Slade Hall, University of Vermont, Burlington, VT
Set 1: Why Don’t You Love Me?
Set 2: Fluffhead, Fire, Suzy Greenberg, Dear Mrs. Reagan, Camel Walk, Back Porch Boogie Blues, Blue Monk, Clod, Lushington, Peaches en Regalia, Swing Low, Sweet Chariot,Boogie On Reggae Woman, Ya Mar, Corinna, Dog Log, Alumni Blues > Letter to Jimmy Page > Alumni Blues
 First known Phish performance.
Trey once famously said “Put all your money on 17.” I wouldn’t necessarily throw it all at this show but it’s a fun night nonetheless. Set 1 has the note but was not recorded or lost So, the recording starts with a fair version of early “Fluffhead”. Next, we have “Fire”, which hasn’t been on record since 12/1/84. The cover has developed nicely with Fishman driving the band hard and fast through the tune, as if to say to Trey, “Keep up with this!” We then get “Suzy Greenberg” without the Dude and immediately the musicality of the song shines through. Trey even tries to make re lines more sing-songy and almost pushes a 60s vibe on it. At about 4 minutes in, there’s a very nice Page solo. The band follows that up with “Dear Mrs. Reagan”. It’s unclear why the band keeps playing it although it seems very popular with the crowd, who sings along loudly to the chorus.
“Camel Walk” follows but it’s a very interesting version. It starts off with some interesting percussion from Fishman and odd start/stop jamming from each member that slowly builds into the “Camel Walk” chords. Still not a regular “Camel” though. Trey whispers and half sings, half talks the lyrics and it moves at a super slow pace. Probably the slowest “Camel Walk” ever. “Back Porch Boogie Blues” goes the other way. The band starts at normal tempo, which is already pretty fast and just gets faster and faster until it ends in a crescendo of noise. It’s a must hear. We get a call back to 4/15/86 as Trey introduces “Three quarters of the Bob Dylan Band” and Page, Mike, and Jon jam on “Blue Monk”. It’s interesting that even this early on the inside jokes are happening. It’s still cool to hear them as a trio. A groovy, loose “Clod” follows. The rarity “Lushington” follows. The bouncy tune just keeps getting better. Don’t get too attached though because it’s end is perilously near. “Peaches en Regalia” comes up next and it starts with a good laugh. The band is ready to go. Fish nails the into and everything’s moving and then it grinds to a halt on Page’s opening chord. One of my favorite things is when Phish screws up, they usually do it all out and this is no exception. I’m picturing Page making the face Trey makes in the beginning of Bittersweet Motel when Page misses his cue during rehearsal and it’s cracking me up. The band gets it together and plays a rousing rendition.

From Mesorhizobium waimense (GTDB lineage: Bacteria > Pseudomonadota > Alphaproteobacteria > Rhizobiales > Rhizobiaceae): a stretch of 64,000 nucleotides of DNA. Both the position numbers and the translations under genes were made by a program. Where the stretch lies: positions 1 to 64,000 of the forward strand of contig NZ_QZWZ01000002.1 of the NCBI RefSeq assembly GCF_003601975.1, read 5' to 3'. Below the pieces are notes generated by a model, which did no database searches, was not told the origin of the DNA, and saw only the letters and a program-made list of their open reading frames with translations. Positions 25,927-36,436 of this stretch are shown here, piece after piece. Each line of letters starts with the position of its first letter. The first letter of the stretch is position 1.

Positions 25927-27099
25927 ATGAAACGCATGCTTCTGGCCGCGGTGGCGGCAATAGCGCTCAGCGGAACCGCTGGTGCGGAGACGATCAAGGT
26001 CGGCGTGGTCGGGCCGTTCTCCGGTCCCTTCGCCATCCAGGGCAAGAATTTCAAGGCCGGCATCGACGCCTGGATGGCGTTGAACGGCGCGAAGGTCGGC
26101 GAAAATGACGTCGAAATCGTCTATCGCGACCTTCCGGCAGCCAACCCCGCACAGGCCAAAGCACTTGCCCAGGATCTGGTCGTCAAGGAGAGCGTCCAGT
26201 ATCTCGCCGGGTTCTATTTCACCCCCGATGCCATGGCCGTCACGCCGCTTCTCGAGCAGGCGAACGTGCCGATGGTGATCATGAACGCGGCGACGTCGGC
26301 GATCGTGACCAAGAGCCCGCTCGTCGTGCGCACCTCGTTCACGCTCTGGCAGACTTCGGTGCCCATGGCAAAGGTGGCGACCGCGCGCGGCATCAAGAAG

“Swing Low, Sweet Chariot” is a great breather for this show’s main event. Here we get three new cover debuts in Stevie Wonder’s “Boogie On Reggae Woman”, Cyril Ferguson’s “Ya Mar”, and Taj Mahal’s “Corinna”. “Boogie On Reggae Woman” comes from Stevie Wonder’s 1974 Album of the Year Fulfillingness’ First Finale. While not as funktastic as later versions, this early version still has Mike playing the bouncing bass line with force and it’s enough to get anyone up and moving. Trey also does not try to imitate Stevie’s harmonic line with a solo in this version. The soloing is left to Page here. It’s good for a first time. Mike had come back from the Caribbean at some point in his childhood with a tape of the Mustangs doing Ferguson’s “Ya Mar” and much later decided it’d be a great cover for the band with it’s fun calypso feel. He was right and it remains a staple to this day. This first version is fairly straight forward and does not include that “Play It, Leo” line that Trey would life from the original recording to give Page his nickname and institute the Leo Trio of songs. “Corinna” comes from the same album “She Caught The Katy” was pulled from, The Natch’l Blues. Differing here is Trey sings the lead part instead of Mike. Of the three, Corinna would become the rarest. The song also features some early band harmonies, which is always interesting to hear as they hadn’t yet become the vocal powerhouse they would in time. Again, Page leads the solo, which seems odd as he’s the newest member but I think the band was still figuring out his place. It’s a beautiful moment, really showing the band’s ability to have an emotional pause in the craziness of their sets. During the pause, we get to hear Marley the dog bark, which is a cool addition. In honor of Marley, the band busts out “Dog Log” again and then closes the recording with the ever popular “Alumni Blues>Letter to Jimmy Page>Alumni”. Interesting to note, the crowd there to hear Phish seems louder on this recording and reflects their growing fan base at home. Still some chatter but more applause and audience interaction, which is super cool. From Mike’s school to home base at Goddard on tomorrow’s review.